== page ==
Robert Christgau: Dean of American Rock Critics

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***

RAY CHARLES
Genius Loves Company
Concord

Duetting fans like Norah Jones help Brother Ray go out in style

The late Ray Charles's 2002 record Thanks for Bringing Love Around Again was the weakest album of a career that generated its share of dross. His daunting vitality appeared to have evaporated, probably because at 72, he was already ailing. So be thankful his farewell CD, 12 duets with a few of his admirers, is his strongest collection since the '70s.

Thank especially producer John Burk. Not only do Burk's sleek, snappy arrangements deliver Charles from the massed strings and choral excesses he can no longer overwhelm; they also bring him into the present more effectively than the hesitant synths of Richard Perry and Jean-Pierre Grosz did in the '90s. The tasteful traditionalism Burk favors can be pretty bland when applied to run-of-the-mill pop-jazz troupers. But Charles was never run-of-the-mill, and so he sounds like his old self--only older.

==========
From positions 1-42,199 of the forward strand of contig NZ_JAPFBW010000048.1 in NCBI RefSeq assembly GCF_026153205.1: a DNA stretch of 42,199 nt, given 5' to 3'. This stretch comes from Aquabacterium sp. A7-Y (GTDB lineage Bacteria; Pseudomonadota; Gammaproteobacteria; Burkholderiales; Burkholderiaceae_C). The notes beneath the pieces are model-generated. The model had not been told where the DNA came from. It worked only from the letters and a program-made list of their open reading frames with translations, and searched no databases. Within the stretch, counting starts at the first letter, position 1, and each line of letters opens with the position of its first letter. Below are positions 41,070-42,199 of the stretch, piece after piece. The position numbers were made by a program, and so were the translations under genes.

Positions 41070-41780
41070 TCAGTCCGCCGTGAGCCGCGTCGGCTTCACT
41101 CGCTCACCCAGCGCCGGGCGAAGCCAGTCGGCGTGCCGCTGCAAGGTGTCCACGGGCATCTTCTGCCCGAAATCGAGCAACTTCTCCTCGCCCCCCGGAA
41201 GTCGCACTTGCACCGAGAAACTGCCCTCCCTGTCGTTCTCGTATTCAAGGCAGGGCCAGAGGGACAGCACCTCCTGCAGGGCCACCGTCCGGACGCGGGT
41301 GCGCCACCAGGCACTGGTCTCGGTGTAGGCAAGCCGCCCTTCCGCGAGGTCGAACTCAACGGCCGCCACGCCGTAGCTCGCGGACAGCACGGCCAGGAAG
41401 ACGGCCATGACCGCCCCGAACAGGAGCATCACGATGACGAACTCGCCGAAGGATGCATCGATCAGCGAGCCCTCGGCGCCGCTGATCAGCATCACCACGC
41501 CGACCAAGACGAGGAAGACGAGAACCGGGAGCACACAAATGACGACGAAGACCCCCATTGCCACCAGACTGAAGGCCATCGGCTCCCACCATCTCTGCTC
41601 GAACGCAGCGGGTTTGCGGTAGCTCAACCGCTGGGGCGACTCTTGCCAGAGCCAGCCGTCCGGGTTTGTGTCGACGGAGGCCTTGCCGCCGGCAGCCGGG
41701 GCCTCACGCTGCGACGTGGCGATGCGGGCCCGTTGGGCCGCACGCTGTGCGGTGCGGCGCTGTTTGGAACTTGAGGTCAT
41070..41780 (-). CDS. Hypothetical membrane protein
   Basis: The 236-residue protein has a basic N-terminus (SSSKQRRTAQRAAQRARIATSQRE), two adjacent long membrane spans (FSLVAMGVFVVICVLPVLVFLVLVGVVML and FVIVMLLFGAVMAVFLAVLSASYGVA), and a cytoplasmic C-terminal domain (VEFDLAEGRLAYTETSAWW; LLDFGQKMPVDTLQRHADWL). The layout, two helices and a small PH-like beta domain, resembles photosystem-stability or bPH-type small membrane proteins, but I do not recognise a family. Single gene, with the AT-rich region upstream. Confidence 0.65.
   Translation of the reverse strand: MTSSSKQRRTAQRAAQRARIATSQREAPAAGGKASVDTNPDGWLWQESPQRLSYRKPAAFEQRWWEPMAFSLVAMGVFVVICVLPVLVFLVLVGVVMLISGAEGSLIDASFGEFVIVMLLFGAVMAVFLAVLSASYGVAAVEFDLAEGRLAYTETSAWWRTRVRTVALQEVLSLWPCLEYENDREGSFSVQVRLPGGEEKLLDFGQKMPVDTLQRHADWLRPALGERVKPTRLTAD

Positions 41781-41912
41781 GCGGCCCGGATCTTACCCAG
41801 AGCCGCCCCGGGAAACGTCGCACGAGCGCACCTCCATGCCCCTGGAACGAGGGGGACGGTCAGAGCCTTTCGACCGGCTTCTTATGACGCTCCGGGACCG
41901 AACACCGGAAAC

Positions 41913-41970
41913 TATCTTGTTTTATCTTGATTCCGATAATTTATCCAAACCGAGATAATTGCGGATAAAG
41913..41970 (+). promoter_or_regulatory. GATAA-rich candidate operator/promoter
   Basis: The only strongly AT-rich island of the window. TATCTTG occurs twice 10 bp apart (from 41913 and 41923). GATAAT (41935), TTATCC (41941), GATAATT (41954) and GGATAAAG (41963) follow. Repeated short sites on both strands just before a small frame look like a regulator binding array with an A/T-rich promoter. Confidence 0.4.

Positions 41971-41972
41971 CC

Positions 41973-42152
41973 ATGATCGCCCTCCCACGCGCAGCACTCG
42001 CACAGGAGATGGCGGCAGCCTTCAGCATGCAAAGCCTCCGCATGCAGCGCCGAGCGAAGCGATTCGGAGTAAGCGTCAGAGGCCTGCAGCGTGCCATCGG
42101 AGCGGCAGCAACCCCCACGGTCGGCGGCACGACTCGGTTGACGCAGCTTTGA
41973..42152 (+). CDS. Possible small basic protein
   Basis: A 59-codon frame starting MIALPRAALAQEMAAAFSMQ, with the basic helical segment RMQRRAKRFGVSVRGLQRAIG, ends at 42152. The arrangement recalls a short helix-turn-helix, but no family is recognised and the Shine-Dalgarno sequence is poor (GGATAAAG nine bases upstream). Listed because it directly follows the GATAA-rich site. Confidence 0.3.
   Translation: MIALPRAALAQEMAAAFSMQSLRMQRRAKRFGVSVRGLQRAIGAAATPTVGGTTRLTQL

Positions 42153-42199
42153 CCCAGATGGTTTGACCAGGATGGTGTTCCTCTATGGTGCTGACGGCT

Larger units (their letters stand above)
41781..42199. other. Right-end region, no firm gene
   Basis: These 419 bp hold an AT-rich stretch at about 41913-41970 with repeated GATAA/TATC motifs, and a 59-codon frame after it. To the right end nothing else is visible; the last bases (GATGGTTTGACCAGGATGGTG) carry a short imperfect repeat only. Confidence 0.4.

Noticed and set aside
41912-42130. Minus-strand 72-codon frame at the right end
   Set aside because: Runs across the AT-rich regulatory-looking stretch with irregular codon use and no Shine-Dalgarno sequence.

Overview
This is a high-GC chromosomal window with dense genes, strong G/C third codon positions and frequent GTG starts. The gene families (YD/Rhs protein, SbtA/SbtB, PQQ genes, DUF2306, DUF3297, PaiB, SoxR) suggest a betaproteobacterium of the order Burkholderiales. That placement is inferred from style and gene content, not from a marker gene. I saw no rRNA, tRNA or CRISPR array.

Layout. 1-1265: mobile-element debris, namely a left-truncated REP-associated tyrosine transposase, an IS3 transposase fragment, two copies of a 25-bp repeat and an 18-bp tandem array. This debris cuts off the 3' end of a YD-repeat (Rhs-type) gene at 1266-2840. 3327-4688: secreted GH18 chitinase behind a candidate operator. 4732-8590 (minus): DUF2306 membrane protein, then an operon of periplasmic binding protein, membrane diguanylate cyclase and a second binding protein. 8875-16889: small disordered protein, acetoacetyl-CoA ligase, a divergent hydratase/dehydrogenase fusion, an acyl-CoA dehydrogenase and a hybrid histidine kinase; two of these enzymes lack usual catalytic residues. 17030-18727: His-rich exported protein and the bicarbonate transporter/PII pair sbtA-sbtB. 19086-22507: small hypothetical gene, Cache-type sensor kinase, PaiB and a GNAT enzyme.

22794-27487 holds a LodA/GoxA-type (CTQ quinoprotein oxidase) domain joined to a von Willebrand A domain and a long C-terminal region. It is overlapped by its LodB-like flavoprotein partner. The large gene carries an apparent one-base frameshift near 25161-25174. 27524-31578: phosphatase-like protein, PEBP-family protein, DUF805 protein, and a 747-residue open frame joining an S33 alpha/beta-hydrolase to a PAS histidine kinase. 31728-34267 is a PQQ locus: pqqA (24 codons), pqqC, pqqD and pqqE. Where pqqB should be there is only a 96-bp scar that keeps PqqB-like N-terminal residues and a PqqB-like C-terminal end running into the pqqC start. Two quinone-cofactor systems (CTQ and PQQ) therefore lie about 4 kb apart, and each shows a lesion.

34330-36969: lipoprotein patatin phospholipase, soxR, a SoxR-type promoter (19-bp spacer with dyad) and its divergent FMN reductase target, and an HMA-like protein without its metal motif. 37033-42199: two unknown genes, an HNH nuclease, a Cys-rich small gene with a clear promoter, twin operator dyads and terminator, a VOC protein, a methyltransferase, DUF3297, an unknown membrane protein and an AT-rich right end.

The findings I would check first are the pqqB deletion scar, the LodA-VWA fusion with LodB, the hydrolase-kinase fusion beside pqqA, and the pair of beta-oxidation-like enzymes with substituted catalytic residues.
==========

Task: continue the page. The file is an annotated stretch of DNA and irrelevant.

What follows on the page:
Thank Charles, too--for focusing his savvy and wit on what he must have figured would be his farewell. Would that Frank Sinatra had lavished as much intelligence on his phoned-in Duets and Duets II. And thank Charles's stellar partners, all save Norah Jones and Diana Krall past their commercial primes, but most in excellent voice (let's hope Willie Nelson was having a bad day).

Charles no longer had the stuff to dig new veins of color and power out of his thorax. But with such fans as Natalie Cole, Gladys Knight, Bonnie Raitt, James Taylor and Van Morrison spurring and covering for him, he husbands his diminished color and power with grace, humor and, you bet, soul.

A few familiar titles sound better the second time around, including the well-loved "You Don't Know Me," redone with Krall. And at least two--the sly R&B classic "Fever," with Cole, and the spontaneously interactive "Crazy Love," with Morrison, who wrote it--will stand high in Charles's canon even after he isn't the most influential pop singer of his age.

Blender, Sept. 2004